ON A CROSS-ATLANTIC FLIGHT, I read Asta Olivia Nordenhof describing a woman taking off her

  • Francesco Vezzoli

    Francesco Vezzoli is an ambitious artist, to be sure. A case in point is the fraught history of his recent exhibition at MoMA PS1: In 2013, the Milan-based artist sought to purchase the ruins of a nineteenth-century southern Italian church, ship the entire thing to New York City, and rebuild the structure in the museum’s courtyard, where he would exhibit his videos. But the dream was not to be: Italian courts, concerned with cultural preservation, intervened and halted the action. Until then, it seemed Vezzoli was unstoppable in achieving his visions of excess.

    Enter “Teatro Romano”: Staged in

  • picks March 13, 2015

    Anicka Yi

    What do women smell like? In her latest solo exhibition, Anicka Yi pushes at the limits of our episteme and provides a whiff. It’s not ready to wear; in fact, it reeks. One hundred women—primarily artists, curators, and critics (full disclosure: I was one)—were swabbed, and the resultant samples have been cultivated here in a moldy petri dish “billboard” that assaults visitors at the entrance to the show. The thriving bacterium, which Yi nurtured with the help of MIT synthetic biologist Tal Danino, is a budding contaminant, a collective, germy growth. A strain from our culture as well as one

  • interviews March 13, 2015

    Monir Shahroudy Farmanfarmaian

    Monir Shahroudy Farmanfarmaian was born in Iran in 1924 and is well known for her dazzling approach to geometric abstraction, primarily in the mirror reliefs and drawings she has been making since the 1970s that derive from ornamental elements in traditional Islamic architecture. The first museum retrospective of her work, curated by Suzanne Cotter, was on view at the Serralves Museum in Porto, Portugal, from October 9, 2014 through January 11, 2015 and travels to the Solomon R. Guggenheim Museum in New York from March 13 to June 3, 2015.

    LAST SPRING, I had a survey exhibition at the Third Line

  • interviews March 04, 2015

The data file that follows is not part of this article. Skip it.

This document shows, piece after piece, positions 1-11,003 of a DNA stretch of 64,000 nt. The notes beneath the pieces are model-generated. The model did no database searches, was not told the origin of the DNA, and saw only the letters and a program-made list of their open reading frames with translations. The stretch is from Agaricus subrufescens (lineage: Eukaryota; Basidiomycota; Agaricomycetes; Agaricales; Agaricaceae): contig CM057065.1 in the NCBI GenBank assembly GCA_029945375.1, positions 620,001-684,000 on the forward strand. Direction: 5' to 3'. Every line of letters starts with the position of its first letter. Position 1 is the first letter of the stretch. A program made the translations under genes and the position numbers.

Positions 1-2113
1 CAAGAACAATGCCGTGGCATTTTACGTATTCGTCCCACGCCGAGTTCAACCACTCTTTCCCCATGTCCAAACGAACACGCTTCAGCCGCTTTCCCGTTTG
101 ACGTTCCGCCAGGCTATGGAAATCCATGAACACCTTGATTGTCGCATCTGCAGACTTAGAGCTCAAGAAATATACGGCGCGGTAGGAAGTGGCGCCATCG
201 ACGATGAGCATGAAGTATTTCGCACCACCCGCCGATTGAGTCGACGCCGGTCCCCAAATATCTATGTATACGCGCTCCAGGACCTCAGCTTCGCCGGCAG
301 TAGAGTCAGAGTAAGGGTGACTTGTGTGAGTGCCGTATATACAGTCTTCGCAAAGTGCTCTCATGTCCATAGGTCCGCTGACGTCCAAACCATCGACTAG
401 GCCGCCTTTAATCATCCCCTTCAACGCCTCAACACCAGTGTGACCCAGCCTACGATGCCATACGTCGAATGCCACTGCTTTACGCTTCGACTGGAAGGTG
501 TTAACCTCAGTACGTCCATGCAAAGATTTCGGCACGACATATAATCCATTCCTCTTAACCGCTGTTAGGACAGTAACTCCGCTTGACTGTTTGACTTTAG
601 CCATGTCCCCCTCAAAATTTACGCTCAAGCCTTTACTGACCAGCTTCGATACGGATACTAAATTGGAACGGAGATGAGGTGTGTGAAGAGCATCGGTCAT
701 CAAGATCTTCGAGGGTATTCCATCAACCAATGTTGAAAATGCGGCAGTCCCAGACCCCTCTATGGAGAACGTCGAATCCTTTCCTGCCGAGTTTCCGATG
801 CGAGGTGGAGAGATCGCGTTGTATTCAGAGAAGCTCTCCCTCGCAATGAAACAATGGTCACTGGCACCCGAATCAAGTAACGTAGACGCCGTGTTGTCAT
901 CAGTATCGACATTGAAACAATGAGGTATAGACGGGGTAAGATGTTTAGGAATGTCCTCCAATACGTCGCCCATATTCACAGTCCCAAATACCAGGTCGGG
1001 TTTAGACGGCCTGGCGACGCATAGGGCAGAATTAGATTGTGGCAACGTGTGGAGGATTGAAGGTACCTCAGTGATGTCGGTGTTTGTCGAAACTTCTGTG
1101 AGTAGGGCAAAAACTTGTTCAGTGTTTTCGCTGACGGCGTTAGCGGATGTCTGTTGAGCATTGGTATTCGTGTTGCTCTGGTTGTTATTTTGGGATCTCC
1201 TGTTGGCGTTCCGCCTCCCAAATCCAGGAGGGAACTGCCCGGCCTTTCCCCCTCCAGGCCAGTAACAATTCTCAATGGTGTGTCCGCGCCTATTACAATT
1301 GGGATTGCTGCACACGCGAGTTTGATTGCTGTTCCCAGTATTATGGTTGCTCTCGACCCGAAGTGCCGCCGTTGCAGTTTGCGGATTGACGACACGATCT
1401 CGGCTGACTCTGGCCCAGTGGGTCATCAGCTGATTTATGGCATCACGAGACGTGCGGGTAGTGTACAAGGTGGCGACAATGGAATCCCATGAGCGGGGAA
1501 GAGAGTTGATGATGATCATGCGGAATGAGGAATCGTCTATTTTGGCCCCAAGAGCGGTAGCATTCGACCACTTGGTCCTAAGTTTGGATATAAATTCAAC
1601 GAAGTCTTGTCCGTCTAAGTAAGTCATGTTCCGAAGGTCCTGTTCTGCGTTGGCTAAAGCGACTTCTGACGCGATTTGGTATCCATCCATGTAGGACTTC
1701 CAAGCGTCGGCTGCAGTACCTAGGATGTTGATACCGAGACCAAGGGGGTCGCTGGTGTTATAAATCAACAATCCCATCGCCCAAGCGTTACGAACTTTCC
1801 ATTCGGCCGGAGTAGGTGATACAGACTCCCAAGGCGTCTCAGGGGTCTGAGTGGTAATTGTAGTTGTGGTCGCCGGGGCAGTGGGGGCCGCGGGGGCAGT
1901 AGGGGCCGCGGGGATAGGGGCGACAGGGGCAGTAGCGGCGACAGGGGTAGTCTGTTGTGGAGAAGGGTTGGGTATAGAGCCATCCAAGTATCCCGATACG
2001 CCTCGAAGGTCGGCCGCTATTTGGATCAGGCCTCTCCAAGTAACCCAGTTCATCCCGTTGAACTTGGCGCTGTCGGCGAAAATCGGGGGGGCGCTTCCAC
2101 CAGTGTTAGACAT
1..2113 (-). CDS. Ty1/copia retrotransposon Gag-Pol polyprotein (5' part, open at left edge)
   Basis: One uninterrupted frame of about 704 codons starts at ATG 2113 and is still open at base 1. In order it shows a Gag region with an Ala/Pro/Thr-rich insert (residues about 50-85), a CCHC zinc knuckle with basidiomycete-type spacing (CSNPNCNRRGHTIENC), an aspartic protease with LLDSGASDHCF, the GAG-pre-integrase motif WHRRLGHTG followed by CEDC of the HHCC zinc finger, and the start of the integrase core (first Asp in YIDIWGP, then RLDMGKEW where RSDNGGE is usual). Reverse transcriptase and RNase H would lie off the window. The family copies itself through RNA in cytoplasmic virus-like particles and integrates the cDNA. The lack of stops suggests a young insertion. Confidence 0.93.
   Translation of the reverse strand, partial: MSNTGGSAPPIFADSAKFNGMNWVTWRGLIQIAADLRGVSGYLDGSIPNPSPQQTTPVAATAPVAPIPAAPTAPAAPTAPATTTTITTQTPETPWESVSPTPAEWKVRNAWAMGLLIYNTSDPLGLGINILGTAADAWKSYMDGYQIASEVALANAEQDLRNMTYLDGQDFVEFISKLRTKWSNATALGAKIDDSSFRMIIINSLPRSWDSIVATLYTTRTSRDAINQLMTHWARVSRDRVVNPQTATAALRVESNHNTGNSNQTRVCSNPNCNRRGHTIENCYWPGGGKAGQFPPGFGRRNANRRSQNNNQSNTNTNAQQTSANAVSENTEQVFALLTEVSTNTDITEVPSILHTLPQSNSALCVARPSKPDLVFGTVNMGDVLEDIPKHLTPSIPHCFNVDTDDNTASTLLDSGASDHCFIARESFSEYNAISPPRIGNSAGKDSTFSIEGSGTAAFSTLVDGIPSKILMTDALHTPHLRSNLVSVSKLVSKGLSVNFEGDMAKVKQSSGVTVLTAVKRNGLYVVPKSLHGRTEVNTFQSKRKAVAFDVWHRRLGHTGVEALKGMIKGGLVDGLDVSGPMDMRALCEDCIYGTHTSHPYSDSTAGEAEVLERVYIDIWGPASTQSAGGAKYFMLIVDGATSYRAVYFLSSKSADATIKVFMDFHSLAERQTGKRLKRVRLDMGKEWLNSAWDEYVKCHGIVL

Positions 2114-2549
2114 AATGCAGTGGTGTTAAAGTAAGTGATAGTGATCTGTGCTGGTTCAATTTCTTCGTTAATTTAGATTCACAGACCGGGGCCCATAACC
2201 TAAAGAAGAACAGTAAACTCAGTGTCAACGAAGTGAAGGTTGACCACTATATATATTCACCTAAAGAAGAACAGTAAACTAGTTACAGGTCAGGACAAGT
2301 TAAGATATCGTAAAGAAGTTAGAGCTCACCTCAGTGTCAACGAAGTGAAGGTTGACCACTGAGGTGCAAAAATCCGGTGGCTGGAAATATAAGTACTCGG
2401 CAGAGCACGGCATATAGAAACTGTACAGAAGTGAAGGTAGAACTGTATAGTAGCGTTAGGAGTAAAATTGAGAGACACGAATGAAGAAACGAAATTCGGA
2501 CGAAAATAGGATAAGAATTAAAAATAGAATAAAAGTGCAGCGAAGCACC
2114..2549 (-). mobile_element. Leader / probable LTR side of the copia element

Iman Issa

    Iman Issa is an artist based in Cairo and New York. Her sculptural series “Heritage Studies,” 2015–, which revisits forms drawn from history, will be featured in the Twelfth Sharjah Biennial from March 5 to June 5, 2015. New iterations of this project will also be on view this year in Issa’s solo presentations at the Pérez Art Museum in Miami (April 2 to October 4) and the Museu d’Art Contemporani de Barcelona (May 18 to June 28).

    THIS SERIES started from the feeling that I was coming across elements from the past that resonated with subjects on which I was working at the time. It emerged

  • Yael Bartana

    At once persuasive and complex, Yael Bartana’s films and videos come off as more than mere intellectual exercises. Seeking to directly effect social change, Bartana enlists the services of actors and nonactors alike, whether for documentaries, as in her recent analysis of Finnish identity, True Finn, 2014, or for works that collapse fact and fiction, as in Inferno, 2013. Her latest New York exhibition featured both these videos, which allude, like her previous output, to the various “demographic threats” ongoing in the world; the thorny question of citizenship, of being a body that matters, has

  • picks February 27, 2015

    On Kawara

    A fact lost on most media: “On Kawara—Silence,” the title of the most comprehensive overview to date of the late Conceptualist’s work, is accompanied by a tiny spiral icon, a miniature Guggenheim ramp. Whether didactic, deadpan, or an allusion to the impressive totality of his work (probably all three), the symbol is an idiosyncratic detail the artist desired. Its closest typographic kin, “@,” doesn’t really suffice, even though it aptly lights up the poetically terse, direct address of much of Kawara’s best work, its pre–social media forthrightness. See the postcards to his friends (the “I Got